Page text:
What is Schwab aiming to accomplish with this new business? We are aiming to better retain and attract high-net-worth investors, who are for the most part in charge of their portfolios and involved in their portfolios but who want a greater degree of handholding and advice than Schwab has traditionally provided. These are very much the sort of investors we see emerging out of the baby boom generation. They have significant wealth, and are either not ready or would prefer not to hand this money over to someone they hire. They want to be involved in it, and want to be very much a part of the management of their portfolio. They want tailored advice from someone helping them with investment decisions but they still want to be in charge of the portfolio. About 80,000 Schwab retail clients have assets of $1 million or more, and PCS is both a retention tool and way to expand Schwab’s brand into an area we have not been in before. These offices will continue providing referrals through AdvisorSource and continue to offer independent investment advisors as an alternative. Certainly, if you look across the financial services landscape, virtually every firm is seeking to position itself as a trusted advisor. Everyone is seeking to provide investors with more advice. In particular, when you look at other firms competing with us in the advisor business, they have active retail brokerage arms engaged in serving investors directly. Fidelity, for instance, has very active programs for investors, and they are actively engaged in serving the high-net- worth market.

Who are your target clients? They’re people who have at least $1 million in assets who are still making their own investment decisions but are looking for more market wisdom and advice, and buy-sell recommendations, in their relationship with Schwab. They like their relationship with Schwab but want more service and guidance. And, if we don’t provide it, they will go elsewhere. They could be different from investment advisor clients in a variety of ways. Perhaps in terms of their net worth–advisors often target higher-net-worth clients–or in the level of comfort these folks have with delegation. For the most part, clients of advisors have delegated to advisors to handle everything for them, and make investment decisions for them. PCS clients also may be different in their comfort level with large nationally known brands. Some people would prefer to do business with a big, established name brand.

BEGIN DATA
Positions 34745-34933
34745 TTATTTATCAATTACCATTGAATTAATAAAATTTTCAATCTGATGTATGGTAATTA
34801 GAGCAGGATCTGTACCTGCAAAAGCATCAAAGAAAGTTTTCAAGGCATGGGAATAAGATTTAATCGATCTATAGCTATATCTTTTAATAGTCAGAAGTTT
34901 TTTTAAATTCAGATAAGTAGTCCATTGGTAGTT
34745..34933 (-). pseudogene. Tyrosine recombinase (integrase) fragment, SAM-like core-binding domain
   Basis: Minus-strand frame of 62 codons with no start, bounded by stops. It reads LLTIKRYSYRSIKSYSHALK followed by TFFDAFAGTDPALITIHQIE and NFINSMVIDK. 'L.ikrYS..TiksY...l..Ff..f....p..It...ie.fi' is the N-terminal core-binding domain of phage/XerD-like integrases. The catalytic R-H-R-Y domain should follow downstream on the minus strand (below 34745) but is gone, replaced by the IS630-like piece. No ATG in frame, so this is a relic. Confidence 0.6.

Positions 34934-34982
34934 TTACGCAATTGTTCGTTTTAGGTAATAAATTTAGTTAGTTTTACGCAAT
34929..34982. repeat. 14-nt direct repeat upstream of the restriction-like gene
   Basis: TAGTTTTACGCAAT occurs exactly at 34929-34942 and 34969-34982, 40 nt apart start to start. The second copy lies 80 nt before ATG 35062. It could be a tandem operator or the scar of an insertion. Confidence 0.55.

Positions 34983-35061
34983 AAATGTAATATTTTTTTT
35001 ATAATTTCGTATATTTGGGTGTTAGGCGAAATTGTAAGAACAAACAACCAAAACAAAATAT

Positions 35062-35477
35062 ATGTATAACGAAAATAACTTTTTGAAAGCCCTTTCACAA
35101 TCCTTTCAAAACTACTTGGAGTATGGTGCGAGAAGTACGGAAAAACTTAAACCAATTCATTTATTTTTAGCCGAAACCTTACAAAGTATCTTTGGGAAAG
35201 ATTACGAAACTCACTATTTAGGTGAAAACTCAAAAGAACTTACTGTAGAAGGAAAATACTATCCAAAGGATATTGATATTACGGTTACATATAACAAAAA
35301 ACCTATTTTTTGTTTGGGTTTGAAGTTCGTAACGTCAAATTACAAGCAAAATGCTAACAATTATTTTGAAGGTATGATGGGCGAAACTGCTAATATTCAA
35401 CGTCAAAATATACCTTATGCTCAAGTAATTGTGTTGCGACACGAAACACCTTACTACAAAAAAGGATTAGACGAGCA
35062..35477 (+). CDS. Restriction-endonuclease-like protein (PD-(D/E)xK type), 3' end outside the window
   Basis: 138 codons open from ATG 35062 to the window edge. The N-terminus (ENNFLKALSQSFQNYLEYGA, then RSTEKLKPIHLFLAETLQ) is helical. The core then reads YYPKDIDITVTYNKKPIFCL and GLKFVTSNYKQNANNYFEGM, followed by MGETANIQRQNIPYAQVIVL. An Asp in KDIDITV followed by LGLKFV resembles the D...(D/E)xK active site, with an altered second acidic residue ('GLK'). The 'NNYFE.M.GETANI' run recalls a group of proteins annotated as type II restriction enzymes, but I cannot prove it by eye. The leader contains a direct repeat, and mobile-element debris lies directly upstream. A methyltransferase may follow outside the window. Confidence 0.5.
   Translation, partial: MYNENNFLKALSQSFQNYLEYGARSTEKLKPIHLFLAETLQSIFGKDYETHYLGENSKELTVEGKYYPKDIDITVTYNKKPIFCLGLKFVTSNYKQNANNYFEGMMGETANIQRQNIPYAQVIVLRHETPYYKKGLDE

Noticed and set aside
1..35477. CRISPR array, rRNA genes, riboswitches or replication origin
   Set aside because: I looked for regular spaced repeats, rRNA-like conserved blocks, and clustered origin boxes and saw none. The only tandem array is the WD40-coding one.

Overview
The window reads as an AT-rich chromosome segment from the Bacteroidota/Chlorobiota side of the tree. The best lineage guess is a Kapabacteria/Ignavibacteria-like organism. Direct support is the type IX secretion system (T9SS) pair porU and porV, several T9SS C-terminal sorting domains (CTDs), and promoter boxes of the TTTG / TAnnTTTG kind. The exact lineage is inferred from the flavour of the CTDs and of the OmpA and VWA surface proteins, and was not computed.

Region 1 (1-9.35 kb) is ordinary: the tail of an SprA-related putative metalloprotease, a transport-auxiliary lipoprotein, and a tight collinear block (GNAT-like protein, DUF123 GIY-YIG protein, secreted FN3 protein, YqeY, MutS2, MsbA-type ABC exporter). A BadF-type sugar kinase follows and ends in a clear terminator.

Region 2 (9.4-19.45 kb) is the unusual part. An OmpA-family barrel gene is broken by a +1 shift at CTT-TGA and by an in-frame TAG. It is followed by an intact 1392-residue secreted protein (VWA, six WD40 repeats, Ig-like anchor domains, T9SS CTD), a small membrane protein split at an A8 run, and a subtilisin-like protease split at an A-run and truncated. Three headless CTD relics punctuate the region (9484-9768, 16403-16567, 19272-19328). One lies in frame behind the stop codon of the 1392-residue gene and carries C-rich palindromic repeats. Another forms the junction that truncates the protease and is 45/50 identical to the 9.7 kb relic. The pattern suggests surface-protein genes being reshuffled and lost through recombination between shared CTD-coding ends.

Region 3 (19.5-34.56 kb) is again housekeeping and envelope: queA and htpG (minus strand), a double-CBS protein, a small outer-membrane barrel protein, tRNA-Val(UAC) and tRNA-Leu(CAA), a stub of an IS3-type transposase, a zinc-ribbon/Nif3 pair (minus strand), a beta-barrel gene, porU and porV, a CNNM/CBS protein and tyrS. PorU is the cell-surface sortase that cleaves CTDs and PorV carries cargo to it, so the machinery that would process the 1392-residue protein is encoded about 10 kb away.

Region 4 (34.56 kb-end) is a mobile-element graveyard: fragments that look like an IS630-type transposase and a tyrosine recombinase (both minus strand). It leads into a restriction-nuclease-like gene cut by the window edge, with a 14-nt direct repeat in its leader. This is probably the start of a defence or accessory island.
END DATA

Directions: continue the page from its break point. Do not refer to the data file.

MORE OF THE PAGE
You say Schwab retail clients are asking for these services. What do you mean? We have increasingly done a good job as a firm in terms of our share of new millionaires, and our average retail account size is just over $100,000. We have been told by people with these levels of assets that they need to go to traditional Wall Street firms because they feel they don’t get what they need from us. We’ve been told by these folks that they want more advice and more of a sounding board for investment decisions and a greater degree of customization and services. While AdvisorSource [a referral system in Schwab retail branches that sends clients to advisors] has steadily improved its conversion ratio to gain advisors clients, there are still a lot of people who go through AdvisorSource, decide that’s not the solution for them, that an advisor is not what they want. It could be highly personal. Investors have a variety of reasons and to suggest they will be satisfied being limited to a narrow range of choices is not realistic. People are choosing solutions for their investing needs from a variety of columns. Some people want to do some of their investing online and others want to do some at the branches. We have people with accounts with advisors and with Schwab retail branches. The advisor solution is a good one for a lot of people, but not for everyone.